However, they also have their downsides. If you experience colds or blocked sinuses often, using a nasal mask could be a problem in the delivery of the required air pressure. Also, if you are a mouth breather, you would need to wear a chin strap to keep your jaw closed.
If you think that a nasal mask could be the right choice for you, consider the Dreamwisp Nasal Mask by Philips Respironics. Its revolutionary top of the head mask design not only provides stability for comfort but also greater freedom of movement by keeping tubing out of the way. This mask also comes with all sizes of nasal cushions making it an easy fit for all OSA patients.
Nasal pillow masks are the smallest and most lightweight CPAP masks on the market. If you are worried about a mask being too cumbersome, this is a great choice. If you also have a tendency to feel claustrophobic, this also proves as a good option.
Nasal pillow masks blow pressurized air through two soft nasal tubes that insert into the nostrils. Many OSA patients who buy a nasal pillow mask comment on having fewer problems with leakage because the airflow is direct. Their minimal design does make it easier to read and watch TV at bedtime but due to its thinner headgear, there is a higher risk for the mask to shift.
Nasal pillow masks such as the Swift FX Nasal Pillow CPAP Mask are ultra-minimal due to it being designed to cover as little as the face as possible and is known for being quiet (which is a great feature if you share a bed). Also, nasal pillow masks, like this one, are great for travelling due to how compact they are. Additionally, if you have facial hair, this style is a good option as it means your facial hair won’t cause any leakage to your CPAP therapy.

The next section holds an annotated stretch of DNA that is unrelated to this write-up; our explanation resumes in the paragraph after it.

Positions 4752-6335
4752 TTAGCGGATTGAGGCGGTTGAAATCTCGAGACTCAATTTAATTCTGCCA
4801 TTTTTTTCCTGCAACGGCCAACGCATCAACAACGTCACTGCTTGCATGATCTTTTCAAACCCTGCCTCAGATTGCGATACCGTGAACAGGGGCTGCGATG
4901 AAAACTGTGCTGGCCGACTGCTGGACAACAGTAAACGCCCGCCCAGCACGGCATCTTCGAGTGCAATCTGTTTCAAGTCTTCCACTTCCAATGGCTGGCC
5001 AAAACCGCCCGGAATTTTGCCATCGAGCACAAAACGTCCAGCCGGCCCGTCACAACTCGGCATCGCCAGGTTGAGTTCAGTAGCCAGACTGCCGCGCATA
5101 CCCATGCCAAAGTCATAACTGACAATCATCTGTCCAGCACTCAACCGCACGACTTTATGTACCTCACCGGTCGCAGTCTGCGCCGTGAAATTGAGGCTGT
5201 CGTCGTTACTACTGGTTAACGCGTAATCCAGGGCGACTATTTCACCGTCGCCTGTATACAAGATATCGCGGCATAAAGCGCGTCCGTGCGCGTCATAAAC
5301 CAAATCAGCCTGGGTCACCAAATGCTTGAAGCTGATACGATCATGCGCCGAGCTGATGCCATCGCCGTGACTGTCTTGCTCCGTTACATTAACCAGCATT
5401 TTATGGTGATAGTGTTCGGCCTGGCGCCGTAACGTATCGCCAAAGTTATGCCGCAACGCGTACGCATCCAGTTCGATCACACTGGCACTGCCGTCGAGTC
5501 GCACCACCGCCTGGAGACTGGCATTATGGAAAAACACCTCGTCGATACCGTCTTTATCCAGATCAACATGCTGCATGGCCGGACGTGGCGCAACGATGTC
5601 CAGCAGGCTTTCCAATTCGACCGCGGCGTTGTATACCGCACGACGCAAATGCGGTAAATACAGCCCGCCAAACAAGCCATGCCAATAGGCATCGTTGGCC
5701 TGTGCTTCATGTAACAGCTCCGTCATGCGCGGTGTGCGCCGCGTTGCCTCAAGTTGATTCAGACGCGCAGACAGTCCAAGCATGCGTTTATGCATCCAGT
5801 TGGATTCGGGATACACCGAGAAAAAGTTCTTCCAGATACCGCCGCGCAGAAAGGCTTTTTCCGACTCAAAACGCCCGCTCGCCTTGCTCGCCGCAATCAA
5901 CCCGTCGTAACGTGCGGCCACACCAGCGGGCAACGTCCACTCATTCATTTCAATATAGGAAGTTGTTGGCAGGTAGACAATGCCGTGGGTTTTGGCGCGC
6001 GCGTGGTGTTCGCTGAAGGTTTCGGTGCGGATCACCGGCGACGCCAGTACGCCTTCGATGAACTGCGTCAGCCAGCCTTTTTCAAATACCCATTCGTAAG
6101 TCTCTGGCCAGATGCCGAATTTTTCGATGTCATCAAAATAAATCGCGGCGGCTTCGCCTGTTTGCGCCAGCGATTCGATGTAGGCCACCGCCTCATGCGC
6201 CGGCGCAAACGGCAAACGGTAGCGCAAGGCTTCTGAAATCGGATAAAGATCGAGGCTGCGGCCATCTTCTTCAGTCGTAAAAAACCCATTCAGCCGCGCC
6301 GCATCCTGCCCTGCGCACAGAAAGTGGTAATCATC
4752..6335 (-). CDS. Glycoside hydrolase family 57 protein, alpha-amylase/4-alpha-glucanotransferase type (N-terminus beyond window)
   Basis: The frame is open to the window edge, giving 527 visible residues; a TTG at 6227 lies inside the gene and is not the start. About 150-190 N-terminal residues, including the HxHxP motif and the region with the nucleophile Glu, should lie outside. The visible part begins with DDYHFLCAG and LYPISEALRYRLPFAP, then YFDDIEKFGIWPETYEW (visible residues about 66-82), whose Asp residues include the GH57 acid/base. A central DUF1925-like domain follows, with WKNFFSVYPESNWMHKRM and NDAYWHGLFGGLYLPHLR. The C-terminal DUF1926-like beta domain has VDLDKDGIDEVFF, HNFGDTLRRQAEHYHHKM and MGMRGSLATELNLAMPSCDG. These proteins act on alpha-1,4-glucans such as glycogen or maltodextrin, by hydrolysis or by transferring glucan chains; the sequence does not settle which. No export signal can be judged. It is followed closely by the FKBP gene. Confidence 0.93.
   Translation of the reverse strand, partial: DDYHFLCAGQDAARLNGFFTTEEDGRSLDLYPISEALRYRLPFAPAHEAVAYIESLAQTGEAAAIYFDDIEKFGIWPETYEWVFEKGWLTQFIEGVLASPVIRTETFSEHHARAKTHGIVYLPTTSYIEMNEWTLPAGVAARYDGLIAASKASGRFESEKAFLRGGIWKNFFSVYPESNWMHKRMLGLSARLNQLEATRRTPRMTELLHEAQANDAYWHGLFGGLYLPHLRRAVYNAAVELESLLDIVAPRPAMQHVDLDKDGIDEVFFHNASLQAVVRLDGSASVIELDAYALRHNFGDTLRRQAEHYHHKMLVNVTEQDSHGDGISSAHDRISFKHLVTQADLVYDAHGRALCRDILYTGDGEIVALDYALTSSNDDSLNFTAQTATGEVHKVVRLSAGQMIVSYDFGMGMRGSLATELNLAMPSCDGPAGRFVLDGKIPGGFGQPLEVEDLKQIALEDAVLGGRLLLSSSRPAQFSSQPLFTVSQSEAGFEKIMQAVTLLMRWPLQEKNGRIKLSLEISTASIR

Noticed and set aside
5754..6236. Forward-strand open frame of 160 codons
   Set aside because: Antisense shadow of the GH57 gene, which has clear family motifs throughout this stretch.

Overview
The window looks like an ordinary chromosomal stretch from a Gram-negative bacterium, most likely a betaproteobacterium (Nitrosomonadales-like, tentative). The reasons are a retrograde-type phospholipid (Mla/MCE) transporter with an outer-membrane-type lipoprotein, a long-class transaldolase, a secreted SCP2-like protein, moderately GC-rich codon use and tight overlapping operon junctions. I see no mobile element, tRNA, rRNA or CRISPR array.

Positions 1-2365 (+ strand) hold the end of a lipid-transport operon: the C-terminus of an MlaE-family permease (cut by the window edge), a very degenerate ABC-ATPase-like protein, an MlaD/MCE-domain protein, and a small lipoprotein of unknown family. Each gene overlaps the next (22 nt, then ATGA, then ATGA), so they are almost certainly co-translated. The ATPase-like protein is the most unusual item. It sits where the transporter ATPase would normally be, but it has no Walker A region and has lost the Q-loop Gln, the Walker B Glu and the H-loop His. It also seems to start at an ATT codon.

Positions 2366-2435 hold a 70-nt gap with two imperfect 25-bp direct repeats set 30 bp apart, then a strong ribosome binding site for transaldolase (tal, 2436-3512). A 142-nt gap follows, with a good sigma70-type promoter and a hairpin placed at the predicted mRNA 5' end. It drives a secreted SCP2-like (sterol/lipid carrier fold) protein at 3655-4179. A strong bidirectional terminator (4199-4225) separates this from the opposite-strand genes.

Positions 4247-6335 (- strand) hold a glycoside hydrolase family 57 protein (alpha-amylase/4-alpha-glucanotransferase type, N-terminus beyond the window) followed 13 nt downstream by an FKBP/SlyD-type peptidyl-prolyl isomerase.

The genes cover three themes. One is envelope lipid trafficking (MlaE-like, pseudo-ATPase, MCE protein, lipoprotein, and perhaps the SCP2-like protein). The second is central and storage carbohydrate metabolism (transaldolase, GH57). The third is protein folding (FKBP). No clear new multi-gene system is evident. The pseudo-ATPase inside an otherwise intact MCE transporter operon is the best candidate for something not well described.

One thing to keep in mind, if you have been prescribed a CPAP machine with a high air pressure level, a nasal pillow mask could be uncomfortable. This is because of the amount of air that’ll need to pass directly into your nostrils.
In order for CPAP therapy to be successful, you need to have the right mask. If your mask isn’t comfortable you risk compromising the quality and effectiveness of your therapy, either by having mask leakages or not sleeping correctly at night.
With the right CPAP mask, not only will you get a more restorative night of sleep, but you’ll also receive the benefits of effective CPAP therapy. Some of these benefits include improved daytime energy levels, concentration levels and even mood stability.
Keep in mind that starting CPAP therapy is a learning curve. Don’t be surprised if some trial and error is needed at first with your CPAP mask. Not all CPAP therapy patients get their choice of mask right on the first try. Patience is required but the benefits that you receive of CPAP therapy always outweigh the challenges of picking the right equipment.Browse our CPAP store to find the mask that’s right for you. Not happy with your choice? See our tips for what to do if you hate your sleep apnea mask.
Comments will be approved before showing up.
Have you tried any of the new releases?
Liquid error: Could not find asset snippets/bk-tracking.liquid